20 March 2020
After dismantling their shacks in the anticipation of being relocated from Qunu and Vastrap informal settlements to serviced sites in Jaagvlakte, Port Elizabeth, 17 households have found themselves out in the cold for three weeks.
The relocation of 877 Vastrap households started on 27 February but was stopped on the 2 March after a failed meeting between Mayco Member for Human Settlements Andile Mfunda and the informal settlements’ community leaders.
Vastrap leaders could not agree with Mfunda’s decision that the first 327 serviced sites should be shared 50/50 among the two informal settlements. The Vastrap community claim they fought hard for the sites with violent protests in February which lasted for five days.
A third group, all backyard shack dwellers, has also demanded 10% of the serviced sites. All three parties are warning of violence if their demands are not met.
So far 117 households were transported with municipal trucks to Jaagvlakte.
“I dismantled my shack on 29 February but until today I have not been relocated,” said Nonkululeko Gumede. “I just finished my TB six-months treatment in December,” she said.
“I have been sleeping in a temporary shack that looked like a pigsty. It was wet and cold … I am unemployed and my neighbours are helping me for free,” she said.
Tembisa Mene, a mother of two, said, “My shack is falling apart. I had to rebuild it myself. Whenever it’s cloudy I get worried. I have to fix this plastic on my roof because all the water gets inside.
“I thought by now I would have been relocated. I am heartbroken … All my furniture is damaged. I have sleepless nights as thieves also steal our material,” she said.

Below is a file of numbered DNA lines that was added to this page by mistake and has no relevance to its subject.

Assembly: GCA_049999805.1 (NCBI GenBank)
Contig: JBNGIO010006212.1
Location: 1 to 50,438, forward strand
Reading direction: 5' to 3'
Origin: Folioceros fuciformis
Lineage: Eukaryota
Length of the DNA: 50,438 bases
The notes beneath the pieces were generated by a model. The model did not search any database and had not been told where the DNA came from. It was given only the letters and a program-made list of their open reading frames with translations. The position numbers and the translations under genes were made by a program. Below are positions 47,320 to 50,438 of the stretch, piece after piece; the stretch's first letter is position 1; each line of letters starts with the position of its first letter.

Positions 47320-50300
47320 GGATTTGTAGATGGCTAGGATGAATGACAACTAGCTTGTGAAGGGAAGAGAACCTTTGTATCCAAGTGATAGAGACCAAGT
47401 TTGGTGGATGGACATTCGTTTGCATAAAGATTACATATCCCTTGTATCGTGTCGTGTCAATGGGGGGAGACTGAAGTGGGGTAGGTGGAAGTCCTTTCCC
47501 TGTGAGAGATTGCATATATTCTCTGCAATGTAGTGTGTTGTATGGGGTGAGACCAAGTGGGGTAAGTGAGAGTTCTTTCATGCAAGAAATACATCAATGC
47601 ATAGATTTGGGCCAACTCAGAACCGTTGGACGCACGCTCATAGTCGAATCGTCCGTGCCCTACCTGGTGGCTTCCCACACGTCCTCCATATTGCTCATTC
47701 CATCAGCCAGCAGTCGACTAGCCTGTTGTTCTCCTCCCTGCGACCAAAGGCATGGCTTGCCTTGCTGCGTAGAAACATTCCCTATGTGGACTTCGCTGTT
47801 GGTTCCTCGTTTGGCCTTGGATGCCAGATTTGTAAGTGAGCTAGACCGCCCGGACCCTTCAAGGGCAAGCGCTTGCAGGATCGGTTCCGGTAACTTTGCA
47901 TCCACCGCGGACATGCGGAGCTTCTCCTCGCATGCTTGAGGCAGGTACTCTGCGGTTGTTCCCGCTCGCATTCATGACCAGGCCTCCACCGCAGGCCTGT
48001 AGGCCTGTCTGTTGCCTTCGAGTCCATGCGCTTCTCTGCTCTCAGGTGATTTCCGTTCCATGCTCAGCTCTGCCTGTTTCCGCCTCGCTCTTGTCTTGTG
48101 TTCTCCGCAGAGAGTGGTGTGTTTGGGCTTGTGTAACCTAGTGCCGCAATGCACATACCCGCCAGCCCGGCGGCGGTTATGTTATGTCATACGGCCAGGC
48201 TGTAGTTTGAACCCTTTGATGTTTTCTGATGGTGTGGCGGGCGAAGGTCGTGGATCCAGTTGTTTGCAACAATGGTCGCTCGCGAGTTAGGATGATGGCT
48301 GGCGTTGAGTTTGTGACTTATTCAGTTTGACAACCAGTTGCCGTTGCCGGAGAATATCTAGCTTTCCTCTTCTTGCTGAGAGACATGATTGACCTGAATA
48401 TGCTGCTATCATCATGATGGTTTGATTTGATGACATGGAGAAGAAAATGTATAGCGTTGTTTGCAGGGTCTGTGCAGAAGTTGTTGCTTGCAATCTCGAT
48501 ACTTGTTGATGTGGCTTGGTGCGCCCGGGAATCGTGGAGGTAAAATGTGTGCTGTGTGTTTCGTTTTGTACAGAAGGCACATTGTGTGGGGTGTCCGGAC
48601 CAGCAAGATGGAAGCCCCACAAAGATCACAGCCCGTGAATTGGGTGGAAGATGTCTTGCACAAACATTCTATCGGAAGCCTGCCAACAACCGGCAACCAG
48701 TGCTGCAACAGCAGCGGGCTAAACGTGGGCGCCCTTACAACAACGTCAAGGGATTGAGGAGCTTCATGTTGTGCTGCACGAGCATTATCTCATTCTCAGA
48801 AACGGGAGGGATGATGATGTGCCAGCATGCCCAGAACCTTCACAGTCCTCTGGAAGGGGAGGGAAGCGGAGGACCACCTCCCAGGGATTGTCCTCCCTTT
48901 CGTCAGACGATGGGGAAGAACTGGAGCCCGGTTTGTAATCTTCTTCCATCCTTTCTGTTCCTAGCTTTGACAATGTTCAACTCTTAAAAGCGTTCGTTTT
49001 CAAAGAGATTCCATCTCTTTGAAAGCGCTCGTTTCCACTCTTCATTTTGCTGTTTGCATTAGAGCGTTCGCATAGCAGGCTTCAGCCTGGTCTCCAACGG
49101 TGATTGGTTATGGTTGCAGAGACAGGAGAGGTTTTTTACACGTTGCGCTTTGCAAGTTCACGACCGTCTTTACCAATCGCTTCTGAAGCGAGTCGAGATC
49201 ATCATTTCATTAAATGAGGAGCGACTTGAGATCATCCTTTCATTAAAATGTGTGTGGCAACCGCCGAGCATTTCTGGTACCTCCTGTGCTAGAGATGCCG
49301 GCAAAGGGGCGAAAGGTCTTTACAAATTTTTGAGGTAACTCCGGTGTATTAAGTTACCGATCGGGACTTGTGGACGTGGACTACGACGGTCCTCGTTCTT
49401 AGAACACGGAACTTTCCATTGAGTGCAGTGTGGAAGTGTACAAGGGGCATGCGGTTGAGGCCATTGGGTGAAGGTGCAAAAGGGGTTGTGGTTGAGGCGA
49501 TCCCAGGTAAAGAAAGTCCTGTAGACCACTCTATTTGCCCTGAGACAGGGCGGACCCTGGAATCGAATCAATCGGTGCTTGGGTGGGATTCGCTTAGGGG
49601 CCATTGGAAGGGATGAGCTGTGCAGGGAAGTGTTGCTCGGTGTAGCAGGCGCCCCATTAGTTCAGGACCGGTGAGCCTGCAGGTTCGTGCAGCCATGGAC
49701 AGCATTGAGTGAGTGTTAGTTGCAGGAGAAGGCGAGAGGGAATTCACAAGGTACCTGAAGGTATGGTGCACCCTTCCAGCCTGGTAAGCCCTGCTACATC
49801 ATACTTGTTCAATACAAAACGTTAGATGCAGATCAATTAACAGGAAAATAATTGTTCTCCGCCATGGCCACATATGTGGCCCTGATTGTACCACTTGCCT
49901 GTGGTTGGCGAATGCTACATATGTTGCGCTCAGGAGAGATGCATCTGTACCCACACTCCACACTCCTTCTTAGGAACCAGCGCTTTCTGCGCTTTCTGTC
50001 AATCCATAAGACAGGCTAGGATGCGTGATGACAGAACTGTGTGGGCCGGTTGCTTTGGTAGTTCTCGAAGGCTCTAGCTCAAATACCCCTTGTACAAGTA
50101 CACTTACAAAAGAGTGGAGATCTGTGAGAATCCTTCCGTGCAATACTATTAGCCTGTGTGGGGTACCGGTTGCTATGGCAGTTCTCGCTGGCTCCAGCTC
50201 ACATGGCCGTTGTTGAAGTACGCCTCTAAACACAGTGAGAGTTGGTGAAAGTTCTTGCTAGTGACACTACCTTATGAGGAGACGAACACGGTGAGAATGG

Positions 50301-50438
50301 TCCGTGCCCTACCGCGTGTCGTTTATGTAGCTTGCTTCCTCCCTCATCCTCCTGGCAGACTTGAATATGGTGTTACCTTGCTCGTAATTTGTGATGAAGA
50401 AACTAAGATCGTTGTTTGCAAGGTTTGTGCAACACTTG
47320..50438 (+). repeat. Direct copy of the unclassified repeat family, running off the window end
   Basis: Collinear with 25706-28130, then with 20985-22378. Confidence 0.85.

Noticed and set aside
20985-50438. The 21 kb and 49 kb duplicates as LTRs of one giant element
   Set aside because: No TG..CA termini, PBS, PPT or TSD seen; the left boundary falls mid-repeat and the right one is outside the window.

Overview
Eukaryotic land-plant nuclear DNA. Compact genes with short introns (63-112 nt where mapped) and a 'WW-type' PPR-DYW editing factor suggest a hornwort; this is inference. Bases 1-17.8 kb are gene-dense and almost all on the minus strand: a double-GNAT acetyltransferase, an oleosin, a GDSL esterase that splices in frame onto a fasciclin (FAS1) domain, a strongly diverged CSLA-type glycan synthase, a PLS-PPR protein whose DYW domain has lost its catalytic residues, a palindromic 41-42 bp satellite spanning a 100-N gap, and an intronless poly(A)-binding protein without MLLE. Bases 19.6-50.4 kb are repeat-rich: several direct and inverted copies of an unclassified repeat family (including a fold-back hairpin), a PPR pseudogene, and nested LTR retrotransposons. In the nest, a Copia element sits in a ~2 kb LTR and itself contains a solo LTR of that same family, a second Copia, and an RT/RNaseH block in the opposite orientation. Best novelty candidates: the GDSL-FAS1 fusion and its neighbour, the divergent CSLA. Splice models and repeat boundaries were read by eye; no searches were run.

After a series of meetings between Vastrap leaders, the backyard shack dwellers, and the Community Police Forum (CPF), 15 community leaders, marched to the mayor’s office and handed a petition to the office of the Speaker of Council on Thursday morning.
“We want the Speaker to intervene in the failed relocation of Vastrap households,” said backyard shack dwellers’ representative Tandisizwe Makapela.
“We also agreed that the 20 people of Qunu who had already dismantled their shacks should also be relocated to Jaagvlakte … Vastrap agreed and 14 households out of 20 from Qunu were relocated,” said Makapela.
“Qunu disrupted the [relocation] process and burnt tyres demanding 50/50 [of the 327 sites] that Mfunda had given them. We want peace. Vastrap fought hard for the 327 sites.”
Vastrap community leader Rhina Nela said, “We are united as community leaders of this ward and CPF is helping us. The 327 sites belong to Vastrap. Then we can share 50/50 of the 550 sites with Qunu and 10% with the backyard shack dwellers.”
But Siyabonga Myoyo, community leader of Qunu informal settlement, said, “We stand by Mfunda’s 50/50 decision.”
Tim Hendricks, chairperson of the Mount Road Cluster CPF Board, said, “I am very disappointed with Councillor Mfunda. I have known him for a long time. We have him on record committing himself to giving Vastrap residents the 327 Jaagvlakte sites. But few days after he made this commitment he turned against his decision and said 50/50 … He broke the promise that he had made to the residents of Vastrap. His dictatorship attitude is not going to solve the problem.”
“People are angry because of dishonesty. We cannot tolerate the recurring of these violent protests. We have a right to lay charges against anyone who is sowing divisions that lead to these violent protests,” Hendricks said.
“We will continue calming down the angry residents and try to get Mfunda to the meeting and resolve this matter,” he said.
Mfunda refused to comment.
Nelson Mandela Bay Municipal spokesperson Mthubanzi Mniki said, “The 50/50 decision came out of the consultation of all parties concerned. When the City implements development it has to be transparent, consultative, inclusive, fair and abide by the guidelines of Human Settlements legislations. This is the kind of leadership Councillor Mfunda has provided.”
Premier Oscar Mabuyane spokesperson Mvusiwekhaya Sicwetsha said, “If the Speaker can’t help them, then they should approach the Department of Cooperative Governance and Traditional Affairs.”